Prestigious addresses in Paris, London and Geneva and 3,000 properties across Rome: the Vatican has revealed more details of its real estate empire, a source of income — and scandal.
Nunzio Galantino, who was brought in two years ago by Pope Francis to centralise the Vatican’s assets, says he is tired of “sensationalist” stories about the riches of the papacy.
“When people say that most real estate in Rome belongs to the Catholic Church and the Vatican, it’s simply not true,” the bishop, who heads the Administration of the Patrimony of the Apostolic See (APSA), told AFP.
Yet the extent of the properties held by the Vatican are still eye-watering, while the management of one particular London development sparked a major scandal in the heart of the Catholic Church.
The investments date back to 1929, when the Vatican City State was founded as an independent territory in a deal with Italy that included compensation for lands seized from the former Papal States.
Among the church assets taken was the huge Quirinale palace, once home to 30 popes but now the residency of the Italian president.
Then pope Pius XI decided to use the money to invest in property, including abroad, “to ensure the freedom and independence of the Church”, Galantino said.
APSA has for years managed 737 properties in the heart of Paris, around the boulevard Saint-Michel, Odeon or the Champs-Elysees, covering almost 56,000 square metres and worth an estimated 595.5 million euros ($722.1 million).
In London, it has 27 properties — among them addresses in St James’s Square, Kensington and New Bond Street, covering some 4,600 square metres and worth about 108.5 million euros ($131.4 million).
Meanwhile in Switzerland, notably in Geneva and Lausanne, the Church has 140 properties covering 16,000 square metres and worth more than 91 million euros ($110 million).
Priceless Italian assets
Back in Rome, the Vatican constructed entire buildings, notably on two main streets converging on St Peter’s Square, including the famous Via della Conciliazione.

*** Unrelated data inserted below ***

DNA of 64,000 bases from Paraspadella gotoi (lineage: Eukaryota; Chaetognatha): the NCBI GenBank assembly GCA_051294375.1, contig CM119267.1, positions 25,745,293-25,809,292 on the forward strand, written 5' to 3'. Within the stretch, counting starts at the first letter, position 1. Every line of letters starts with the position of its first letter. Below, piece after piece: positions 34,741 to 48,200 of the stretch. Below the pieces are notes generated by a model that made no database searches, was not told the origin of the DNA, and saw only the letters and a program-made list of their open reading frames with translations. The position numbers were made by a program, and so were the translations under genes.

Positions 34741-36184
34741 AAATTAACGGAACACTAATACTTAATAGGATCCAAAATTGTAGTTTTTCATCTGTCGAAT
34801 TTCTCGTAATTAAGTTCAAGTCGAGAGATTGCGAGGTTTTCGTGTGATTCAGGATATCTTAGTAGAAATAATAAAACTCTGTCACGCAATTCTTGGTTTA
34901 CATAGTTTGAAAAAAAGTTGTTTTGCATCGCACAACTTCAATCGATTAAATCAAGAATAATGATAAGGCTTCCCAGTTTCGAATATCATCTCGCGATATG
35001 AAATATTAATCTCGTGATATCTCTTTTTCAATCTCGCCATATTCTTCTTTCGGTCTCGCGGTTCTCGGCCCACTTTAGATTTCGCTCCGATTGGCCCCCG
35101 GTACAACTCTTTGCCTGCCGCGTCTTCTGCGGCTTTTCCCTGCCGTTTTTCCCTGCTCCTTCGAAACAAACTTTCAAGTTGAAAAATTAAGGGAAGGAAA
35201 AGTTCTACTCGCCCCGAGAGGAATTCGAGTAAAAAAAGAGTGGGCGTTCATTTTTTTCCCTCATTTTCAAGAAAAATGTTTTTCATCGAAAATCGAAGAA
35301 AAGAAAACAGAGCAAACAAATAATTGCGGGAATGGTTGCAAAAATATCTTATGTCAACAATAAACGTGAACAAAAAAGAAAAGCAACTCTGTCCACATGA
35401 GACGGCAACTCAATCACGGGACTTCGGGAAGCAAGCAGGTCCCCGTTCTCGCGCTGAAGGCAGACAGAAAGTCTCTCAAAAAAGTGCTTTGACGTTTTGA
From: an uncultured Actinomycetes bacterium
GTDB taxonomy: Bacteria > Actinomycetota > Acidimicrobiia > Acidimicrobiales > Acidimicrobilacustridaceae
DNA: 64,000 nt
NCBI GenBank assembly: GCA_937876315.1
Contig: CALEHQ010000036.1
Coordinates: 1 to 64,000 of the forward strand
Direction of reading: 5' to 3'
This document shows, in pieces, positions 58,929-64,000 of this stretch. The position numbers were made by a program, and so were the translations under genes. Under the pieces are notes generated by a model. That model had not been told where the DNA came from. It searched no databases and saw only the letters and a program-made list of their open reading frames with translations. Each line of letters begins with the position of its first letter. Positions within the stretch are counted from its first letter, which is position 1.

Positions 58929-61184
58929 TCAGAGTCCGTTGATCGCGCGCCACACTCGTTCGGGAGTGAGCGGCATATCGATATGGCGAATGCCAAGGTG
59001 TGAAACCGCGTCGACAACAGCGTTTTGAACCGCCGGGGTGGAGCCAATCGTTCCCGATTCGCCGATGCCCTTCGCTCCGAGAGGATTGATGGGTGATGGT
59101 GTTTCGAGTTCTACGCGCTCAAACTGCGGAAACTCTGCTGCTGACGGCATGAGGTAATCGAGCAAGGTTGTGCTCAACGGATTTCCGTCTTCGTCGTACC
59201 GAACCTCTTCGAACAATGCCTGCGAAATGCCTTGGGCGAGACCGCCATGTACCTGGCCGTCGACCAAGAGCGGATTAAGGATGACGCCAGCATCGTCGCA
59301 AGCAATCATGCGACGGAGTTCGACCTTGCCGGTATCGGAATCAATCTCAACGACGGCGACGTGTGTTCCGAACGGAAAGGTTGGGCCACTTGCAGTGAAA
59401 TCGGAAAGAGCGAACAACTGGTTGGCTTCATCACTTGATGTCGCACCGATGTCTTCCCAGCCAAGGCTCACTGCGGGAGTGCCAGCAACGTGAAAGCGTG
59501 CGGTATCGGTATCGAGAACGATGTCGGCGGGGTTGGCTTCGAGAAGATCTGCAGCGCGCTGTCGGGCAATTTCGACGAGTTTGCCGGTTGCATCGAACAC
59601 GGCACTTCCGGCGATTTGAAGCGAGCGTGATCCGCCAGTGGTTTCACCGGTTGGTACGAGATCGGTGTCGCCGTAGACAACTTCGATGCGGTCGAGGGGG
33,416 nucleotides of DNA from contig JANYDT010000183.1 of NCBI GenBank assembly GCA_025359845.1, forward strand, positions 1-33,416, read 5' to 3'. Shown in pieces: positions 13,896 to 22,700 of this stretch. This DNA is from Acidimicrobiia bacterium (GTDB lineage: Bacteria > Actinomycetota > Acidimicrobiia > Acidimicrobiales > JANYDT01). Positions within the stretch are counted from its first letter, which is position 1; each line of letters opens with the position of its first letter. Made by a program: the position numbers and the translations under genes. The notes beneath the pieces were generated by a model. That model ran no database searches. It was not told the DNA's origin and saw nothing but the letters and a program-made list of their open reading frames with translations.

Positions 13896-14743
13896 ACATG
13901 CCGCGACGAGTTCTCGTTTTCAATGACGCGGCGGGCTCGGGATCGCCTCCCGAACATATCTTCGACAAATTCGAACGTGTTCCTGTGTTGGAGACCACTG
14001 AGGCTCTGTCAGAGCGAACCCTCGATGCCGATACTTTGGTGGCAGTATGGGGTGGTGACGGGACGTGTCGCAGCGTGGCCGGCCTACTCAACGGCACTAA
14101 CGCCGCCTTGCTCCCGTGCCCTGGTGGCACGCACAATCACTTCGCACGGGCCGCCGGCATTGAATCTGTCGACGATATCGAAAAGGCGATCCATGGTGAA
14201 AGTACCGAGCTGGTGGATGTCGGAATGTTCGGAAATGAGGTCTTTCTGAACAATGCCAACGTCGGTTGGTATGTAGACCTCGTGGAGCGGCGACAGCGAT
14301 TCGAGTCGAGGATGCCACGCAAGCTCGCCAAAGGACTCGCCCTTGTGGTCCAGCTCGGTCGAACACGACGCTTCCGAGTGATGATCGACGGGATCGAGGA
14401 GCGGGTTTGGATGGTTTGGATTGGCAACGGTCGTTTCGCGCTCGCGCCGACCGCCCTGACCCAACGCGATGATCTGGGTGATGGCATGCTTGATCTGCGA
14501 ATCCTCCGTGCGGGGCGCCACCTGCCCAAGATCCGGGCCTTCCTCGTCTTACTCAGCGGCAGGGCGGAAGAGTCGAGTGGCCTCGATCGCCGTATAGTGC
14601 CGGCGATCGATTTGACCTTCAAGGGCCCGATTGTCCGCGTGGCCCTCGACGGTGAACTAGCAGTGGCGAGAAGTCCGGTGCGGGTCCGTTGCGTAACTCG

Today, APSA also directly manages the rental of 2,400 apartments and 600 offices and shops in Italy, which brought in 99 million euros ($119.9 million) in 2019.
Some 15 percent are let on the open market, 30 percent at subsidised rates, notably to staff and pensioners, and the rest are occupied by Vatican institutions or loaned out for free to schools or universities.
One of Galantino’s goals is to improve “the performance” of the Vatican’s property assets, noting that some apartments are empty and others dilapidated after years of use.
But he insists that far from being mercantile, the Holy See recently allotted a property for the pope’s charity work, noting that one sumptuous building on one of Rome’s most sought-after hills is used for training for the clergy.
Galantino says it is hard to put a value on the Vatican’s Italian holdings, not least because buildings such as St Peter’s Basilica are priceless, but it is likely to stretch to several billion euros just for the properties on the rental market.
In addition there are hundreds of apartments managed by a ministry overseeing the Church’s missionary activities, bringing in another three to four billion euros ($3.6-4.8 billion), according to economic daily Il Sole 24 Ore.
APSA is still drawing up an inventory of its Italian holdings, which Galantino hopes to complete by spring.
Pope Francis has also recently brought under the control of APSA the London properties acquired by the powerful Secretariat of State — the central administration of the Vatican — in circuitous deals through Italian intermediaries.
They notably include 60 Sloane Avenue, in the heart of London’s exclusive Chelsea district, bought in two stages from 2014.
An Italian financier who acted as a Vatican intermediary in the deal was arrested last year on corruption charges, although subsequently released.
The previous year, Vatican police launched an extraordinary raid on the Secretariat of State’s offices.
And last year, a senior official in charge at the time of the deal, Cardinal Angelo Becciu, was abruptly fired.
The Church was also embarrassed after the Malta-based investment fund that manages another of its London property portfolios, comprising five luxury apartments, used the proceeds to invest in a film about gay music star Elton John, “Rocketman”.
The pope has said he wants to withdraw from these investments as quickly as possible, to minimise any risk to the Church’s reputation.
Property scandals are nothing new.
Last month, the Vatican courts sentenced a former head of the Vatican Bank, the IOR, to nine years in prison for embezzlement and money laundering relating to corrupt real estate deals.